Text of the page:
Predictive value of Rint
Rint values at age 4 were associated with symptoms at age 5 and 6. The association decreased after the age of 6 and was no longer significant at 8 years (figure 3). Adjustment for clinical history further decreased the association between Rint and all outcomes. The adjusted OR per IQR increase in Rint for wheezing at 8 years was 1.1 (95% CI 0.7 to 1.6). Multiple imputed analyses did not change this (online supplement).
Predictive value of specific IgE
A positive specific IgE to any airborne allergen had a strong association with later symptoms (figure 4). The association remained stable over the 4 year follow-up. At age 8 the OR for ‘wheezing’ was 6.6 (95% CI 3.5 to 12.7). When clinical history was taken into account the ORs decreased considerably, but the associations remained strongly significant for all outcomes (OR 4.3 (95% CI 2.1 to 9.1) for wheezing at 8 years). ORs for specific IgE decreased considerably on all outcomes in the multiple imputed analysis. Since such analyses are less likely to be influenced by selection bias, these estimates are probably more reliable. In the imputed analyses, specific IgE remained the strongest predictor of later symptoms, even when clinical history was taken into account.
Combination of clinical history, FENO and specific IgE
These results imply that both FENO and specific IgE, independent of clinical history at 4, significantly improve the prediction of asthma symptoms up to the age of 8 years. The question remains of whether FENO still has an added value, when clinical history and specific IgE are already known. We investigated this in a combined model which included FENO, specific IgE and clinical history. Complete data on all variables were available from 185 children; the eligible population comprised 848 children. Analyses on the outcome ‘wheezing’ at age 8 were performed in both populations (table 3). Estimates for FENO and specific IgE were constant in both analyses. The level of significance increased in the multiple imputed analysis, but even in the complete case analysis (n=185) FENO remained borderline significant (table 3). Importantly, we found no interaction between FENO and either ‘specific IgE’ or ‘allergic mother’. To visualise the clinical implications of our findings, the predicted probability of wheezing is plotted against FENO values measured at 4 years (figure 5). Different lines represent children with different subsets of risk factors. When all risk factors are absent, FENO appears to be of limited clinical value, because the post-test probability remains low even at higher FENO values. However, in children with an intermediate or high pretest probability of later wheezing, an FENO test at the age of 4 could change the post-test probability to a degree that would be relevant in clinical practice. For example, in children with an allergic mother, eczema and specific IgE, but with infrequent wheezing at 4 (thick dashed line, figure 5), risk of asthma symptoms at 8 ranged from 25% to 70% depending on FENO measured at 4 years.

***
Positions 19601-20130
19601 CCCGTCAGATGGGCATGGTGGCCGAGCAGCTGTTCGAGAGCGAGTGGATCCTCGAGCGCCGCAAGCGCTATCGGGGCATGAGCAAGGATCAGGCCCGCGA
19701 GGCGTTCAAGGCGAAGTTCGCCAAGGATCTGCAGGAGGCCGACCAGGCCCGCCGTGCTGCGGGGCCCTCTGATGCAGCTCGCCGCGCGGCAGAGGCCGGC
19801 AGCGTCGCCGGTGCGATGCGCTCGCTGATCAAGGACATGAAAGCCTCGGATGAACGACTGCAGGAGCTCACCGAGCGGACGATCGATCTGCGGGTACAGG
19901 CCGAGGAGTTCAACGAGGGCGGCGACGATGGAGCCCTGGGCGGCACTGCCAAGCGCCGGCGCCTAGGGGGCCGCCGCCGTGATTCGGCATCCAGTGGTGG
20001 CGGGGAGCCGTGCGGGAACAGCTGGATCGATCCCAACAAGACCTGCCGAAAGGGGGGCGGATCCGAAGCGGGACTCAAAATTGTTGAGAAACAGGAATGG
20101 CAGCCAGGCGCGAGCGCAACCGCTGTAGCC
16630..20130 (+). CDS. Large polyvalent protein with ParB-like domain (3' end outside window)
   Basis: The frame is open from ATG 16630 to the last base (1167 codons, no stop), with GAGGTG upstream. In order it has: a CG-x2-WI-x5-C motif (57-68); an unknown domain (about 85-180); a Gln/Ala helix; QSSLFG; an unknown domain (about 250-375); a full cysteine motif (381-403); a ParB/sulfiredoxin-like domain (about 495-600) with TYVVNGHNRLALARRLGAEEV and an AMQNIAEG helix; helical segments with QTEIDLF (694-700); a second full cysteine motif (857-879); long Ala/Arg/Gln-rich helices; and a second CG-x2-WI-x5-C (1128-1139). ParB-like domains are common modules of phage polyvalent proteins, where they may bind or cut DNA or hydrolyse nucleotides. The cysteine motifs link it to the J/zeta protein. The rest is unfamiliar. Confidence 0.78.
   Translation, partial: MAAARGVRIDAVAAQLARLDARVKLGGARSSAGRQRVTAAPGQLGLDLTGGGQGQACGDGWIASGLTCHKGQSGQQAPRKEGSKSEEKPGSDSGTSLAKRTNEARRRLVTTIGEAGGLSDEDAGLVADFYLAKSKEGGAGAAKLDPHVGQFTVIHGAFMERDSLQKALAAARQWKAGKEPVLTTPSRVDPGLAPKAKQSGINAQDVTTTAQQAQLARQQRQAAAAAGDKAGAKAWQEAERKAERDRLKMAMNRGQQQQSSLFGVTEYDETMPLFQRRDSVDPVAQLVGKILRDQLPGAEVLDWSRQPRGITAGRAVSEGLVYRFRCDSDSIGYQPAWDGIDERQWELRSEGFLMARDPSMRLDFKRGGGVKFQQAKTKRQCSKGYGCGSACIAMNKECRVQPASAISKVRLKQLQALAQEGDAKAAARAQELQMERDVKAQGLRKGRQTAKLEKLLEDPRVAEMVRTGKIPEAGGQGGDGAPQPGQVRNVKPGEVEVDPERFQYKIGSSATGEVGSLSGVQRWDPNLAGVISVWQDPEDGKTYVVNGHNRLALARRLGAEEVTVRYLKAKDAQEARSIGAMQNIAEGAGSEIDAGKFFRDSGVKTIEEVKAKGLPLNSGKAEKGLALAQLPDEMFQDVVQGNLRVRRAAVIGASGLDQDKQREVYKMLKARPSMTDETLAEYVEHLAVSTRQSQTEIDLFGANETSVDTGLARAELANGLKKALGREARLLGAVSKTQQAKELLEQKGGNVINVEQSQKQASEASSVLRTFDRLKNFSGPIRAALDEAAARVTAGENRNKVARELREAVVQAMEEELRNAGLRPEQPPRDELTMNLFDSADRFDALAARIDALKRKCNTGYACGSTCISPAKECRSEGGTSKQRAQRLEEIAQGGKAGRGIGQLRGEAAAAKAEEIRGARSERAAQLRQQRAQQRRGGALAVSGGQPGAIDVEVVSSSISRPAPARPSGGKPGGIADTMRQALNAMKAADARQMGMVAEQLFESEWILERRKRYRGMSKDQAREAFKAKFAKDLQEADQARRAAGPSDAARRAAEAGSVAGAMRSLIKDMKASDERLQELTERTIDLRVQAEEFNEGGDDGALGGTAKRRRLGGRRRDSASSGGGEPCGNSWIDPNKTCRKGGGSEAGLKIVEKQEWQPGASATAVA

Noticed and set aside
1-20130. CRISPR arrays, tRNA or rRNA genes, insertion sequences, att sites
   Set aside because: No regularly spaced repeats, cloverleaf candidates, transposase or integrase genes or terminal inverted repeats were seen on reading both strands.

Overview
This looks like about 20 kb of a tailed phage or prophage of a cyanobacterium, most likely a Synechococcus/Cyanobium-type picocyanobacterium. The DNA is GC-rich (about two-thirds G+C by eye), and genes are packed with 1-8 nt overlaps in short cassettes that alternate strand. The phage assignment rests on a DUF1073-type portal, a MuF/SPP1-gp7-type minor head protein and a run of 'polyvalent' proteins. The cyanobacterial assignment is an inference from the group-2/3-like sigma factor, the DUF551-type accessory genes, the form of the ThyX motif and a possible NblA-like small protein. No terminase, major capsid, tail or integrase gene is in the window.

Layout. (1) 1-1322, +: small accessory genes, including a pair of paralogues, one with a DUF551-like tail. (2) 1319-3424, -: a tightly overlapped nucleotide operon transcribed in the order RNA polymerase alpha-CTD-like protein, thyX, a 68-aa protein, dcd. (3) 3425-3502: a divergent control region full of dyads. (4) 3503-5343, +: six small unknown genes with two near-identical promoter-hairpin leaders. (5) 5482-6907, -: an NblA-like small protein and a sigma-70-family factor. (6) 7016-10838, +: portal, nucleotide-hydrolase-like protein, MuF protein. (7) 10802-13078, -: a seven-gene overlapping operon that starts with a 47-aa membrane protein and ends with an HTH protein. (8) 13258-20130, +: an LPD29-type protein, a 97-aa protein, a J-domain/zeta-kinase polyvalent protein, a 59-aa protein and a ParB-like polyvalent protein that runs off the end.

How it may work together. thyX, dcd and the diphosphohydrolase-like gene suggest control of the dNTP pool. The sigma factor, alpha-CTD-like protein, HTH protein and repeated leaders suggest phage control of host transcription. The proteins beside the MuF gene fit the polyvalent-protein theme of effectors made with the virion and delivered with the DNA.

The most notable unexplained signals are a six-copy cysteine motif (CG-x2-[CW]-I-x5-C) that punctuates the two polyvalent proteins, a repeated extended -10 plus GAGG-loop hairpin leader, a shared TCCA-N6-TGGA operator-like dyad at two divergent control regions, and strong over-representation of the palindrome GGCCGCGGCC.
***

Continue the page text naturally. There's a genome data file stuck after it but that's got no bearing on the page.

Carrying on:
We show that in preschool children with symptoms suggestive of asthma, measurement of FENO and specific IgE could predict later asthma symptoms, up to the age of 8. Both tests had an added predictive value, independent of each other and of clinical history.